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What do You look for in an ESL Teacher?

November 03, 2005

It struck me recently that many employers set the recruitment ball rolling without having a clear idea of what they are looking for in a teacher.

Dear Managers,

I think two approaches are possible. One is the analytical approach, which I have touched on before. This requires us to identify specific competencies that we require in teachers . Armed with the list we can use a checklist for each candidate. Selection can be based on those who already demonstrate these competencies or those who are moving towards their acquisition.

But some employers might prefer a more intuitive approach based on their general reaction to the candidate. This might sound less rational but has its merits. After all, if the employer does not react well to a teacher, then how will students react? But how can you at least try to objectify this approach? I think the way forward is to think of the teacher as requiring three main attributes: an engaging personality; a set of skills that permit them to a organize a class well and a body of knowledge that they can use as a classroom resource.

The second two attributes can be checked by appropriate questioning and verification of background, training and references. The first, personality, could be the critical factor for deciding between two otherwise equal candidates. It may be less “scientific” to reject or accept a candidate on the basis of their personality but, as teaching is an interpersonal activity, it seems fair to me to assume that a teacher with appropriate personal qualities will create a better classroom atmosphere.
Do let me know what you think.

Yours truly,


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Tracked on November 12, 2005 08:32 PM


  1. Lee Says:

    Interesting post.

    As a "potential applicant" to an ESL teaching position, I'm interested in which "bodies" of knowledge that you, as an employer-advisor, would consider acceptable and which would be unnacceptable. For example, should that body of knowledge be focused primarily on former academic training (degrees, etc.) or from actual work in the field. I say this because these seem like two very distinct things, i.e. information acquired from Ivory Tower theory books and data collected fom experience. Since this factor is one of the "attributes" you recommend to employers, what can we teachers learn from this? Many thanks!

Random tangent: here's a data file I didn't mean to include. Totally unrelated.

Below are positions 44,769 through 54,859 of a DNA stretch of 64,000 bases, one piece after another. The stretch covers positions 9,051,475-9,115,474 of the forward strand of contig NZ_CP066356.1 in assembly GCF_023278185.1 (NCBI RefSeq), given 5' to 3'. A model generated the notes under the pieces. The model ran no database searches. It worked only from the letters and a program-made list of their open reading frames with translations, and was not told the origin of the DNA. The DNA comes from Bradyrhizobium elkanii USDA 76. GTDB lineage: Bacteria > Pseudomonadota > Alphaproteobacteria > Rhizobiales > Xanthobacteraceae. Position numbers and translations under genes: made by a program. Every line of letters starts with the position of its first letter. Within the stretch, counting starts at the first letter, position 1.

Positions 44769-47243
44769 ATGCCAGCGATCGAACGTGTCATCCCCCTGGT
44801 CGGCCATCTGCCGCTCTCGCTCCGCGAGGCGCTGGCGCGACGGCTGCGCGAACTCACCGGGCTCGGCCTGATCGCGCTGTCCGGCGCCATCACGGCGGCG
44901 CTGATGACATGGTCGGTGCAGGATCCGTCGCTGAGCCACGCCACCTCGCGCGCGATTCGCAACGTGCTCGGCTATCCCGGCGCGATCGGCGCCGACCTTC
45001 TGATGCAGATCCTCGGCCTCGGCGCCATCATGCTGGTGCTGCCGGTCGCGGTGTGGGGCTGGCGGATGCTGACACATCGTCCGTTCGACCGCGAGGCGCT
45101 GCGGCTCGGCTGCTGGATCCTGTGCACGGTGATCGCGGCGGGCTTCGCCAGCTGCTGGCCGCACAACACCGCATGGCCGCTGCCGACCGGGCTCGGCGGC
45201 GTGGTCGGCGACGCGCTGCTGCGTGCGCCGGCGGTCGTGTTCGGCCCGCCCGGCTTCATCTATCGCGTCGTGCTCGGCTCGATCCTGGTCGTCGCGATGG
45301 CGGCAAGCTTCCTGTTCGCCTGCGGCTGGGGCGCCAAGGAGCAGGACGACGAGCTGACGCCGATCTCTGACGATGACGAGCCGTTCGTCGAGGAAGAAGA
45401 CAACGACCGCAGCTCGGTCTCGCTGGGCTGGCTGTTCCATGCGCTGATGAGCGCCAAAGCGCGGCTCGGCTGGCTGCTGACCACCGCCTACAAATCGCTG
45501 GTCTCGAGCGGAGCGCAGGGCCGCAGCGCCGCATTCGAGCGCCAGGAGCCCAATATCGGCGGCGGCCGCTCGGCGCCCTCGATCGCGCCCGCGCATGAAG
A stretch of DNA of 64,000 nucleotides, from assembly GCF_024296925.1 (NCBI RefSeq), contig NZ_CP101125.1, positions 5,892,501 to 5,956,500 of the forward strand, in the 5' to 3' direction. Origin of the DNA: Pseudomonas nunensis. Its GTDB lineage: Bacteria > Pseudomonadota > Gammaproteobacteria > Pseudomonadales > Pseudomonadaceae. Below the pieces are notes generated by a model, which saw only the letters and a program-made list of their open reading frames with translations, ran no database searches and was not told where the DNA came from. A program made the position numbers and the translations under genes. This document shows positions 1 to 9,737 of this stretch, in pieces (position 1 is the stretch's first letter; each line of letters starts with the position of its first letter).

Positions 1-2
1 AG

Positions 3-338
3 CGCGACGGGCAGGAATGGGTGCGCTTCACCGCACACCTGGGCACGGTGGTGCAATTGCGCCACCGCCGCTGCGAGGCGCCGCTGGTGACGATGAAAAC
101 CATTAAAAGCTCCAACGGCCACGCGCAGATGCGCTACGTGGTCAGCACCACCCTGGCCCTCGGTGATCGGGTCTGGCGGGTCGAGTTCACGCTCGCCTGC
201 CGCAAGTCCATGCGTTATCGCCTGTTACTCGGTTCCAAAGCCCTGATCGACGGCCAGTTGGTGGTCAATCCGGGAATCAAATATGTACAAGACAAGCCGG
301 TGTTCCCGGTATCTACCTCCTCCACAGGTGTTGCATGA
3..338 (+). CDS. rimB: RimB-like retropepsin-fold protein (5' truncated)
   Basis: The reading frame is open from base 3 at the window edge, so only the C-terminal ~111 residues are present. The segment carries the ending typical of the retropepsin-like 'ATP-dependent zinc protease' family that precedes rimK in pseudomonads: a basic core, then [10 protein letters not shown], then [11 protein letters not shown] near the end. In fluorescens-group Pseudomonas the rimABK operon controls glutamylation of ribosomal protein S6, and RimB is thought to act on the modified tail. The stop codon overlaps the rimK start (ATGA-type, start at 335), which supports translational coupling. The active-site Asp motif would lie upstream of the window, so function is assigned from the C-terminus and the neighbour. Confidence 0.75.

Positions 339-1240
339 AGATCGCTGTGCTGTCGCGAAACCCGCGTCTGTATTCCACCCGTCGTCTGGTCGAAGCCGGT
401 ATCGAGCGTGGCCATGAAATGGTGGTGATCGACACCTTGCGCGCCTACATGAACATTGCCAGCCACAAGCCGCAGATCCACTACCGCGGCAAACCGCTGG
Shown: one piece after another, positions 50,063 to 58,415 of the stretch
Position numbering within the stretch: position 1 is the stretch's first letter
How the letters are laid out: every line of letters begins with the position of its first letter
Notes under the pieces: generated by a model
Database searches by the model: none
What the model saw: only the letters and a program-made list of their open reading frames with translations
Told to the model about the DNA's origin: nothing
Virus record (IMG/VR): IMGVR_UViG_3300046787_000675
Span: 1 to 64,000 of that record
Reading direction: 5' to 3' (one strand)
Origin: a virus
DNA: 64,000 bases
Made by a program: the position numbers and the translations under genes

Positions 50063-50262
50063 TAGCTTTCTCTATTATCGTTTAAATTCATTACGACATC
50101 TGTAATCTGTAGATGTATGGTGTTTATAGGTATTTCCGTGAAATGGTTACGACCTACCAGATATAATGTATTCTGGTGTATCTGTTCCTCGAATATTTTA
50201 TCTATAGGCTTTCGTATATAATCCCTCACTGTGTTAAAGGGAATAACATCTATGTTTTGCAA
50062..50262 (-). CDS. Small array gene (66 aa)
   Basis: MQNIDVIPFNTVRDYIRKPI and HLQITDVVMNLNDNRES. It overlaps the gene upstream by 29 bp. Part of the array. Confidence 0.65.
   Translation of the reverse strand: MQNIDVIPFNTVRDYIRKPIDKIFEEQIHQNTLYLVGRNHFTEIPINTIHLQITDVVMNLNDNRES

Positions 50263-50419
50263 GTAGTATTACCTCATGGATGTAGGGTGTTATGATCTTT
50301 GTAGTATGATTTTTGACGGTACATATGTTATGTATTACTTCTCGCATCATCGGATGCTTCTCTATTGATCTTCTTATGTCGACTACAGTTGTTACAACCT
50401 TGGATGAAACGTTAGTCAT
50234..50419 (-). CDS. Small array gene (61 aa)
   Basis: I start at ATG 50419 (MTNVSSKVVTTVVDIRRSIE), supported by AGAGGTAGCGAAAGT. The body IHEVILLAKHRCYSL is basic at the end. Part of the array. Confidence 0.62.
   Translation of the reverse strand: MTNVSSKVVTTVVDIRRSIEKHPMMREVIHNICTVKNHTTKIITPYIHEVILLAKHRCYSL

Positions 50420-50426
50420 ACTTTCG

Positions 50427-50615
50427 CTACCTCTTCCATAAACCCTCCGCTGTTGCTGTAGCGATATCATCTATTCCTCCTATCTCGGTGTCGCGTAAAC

1. PDean Says:

    Note from Patricia:


    By a "body of knowledge" I meant the subject knowledge that all teachers of English need to be credible. This may be acquired in many different ways but employers need assurance that their teachers have the requisite understanding of the language and its structure. As for the question of experience, most schools look for a mixed staff that includes wome very experienced people and some new entrants who can be given the support they need from the academic management team.

    My point really is that, if an entry-level teacher has the right language awareness and good personal qualities, then lack of experience should not prevent their selection.

  1. Lee Says:

    Thanks Patricia, that explanation clarifies things a bit. Great blog by the way. Keep up the good work!

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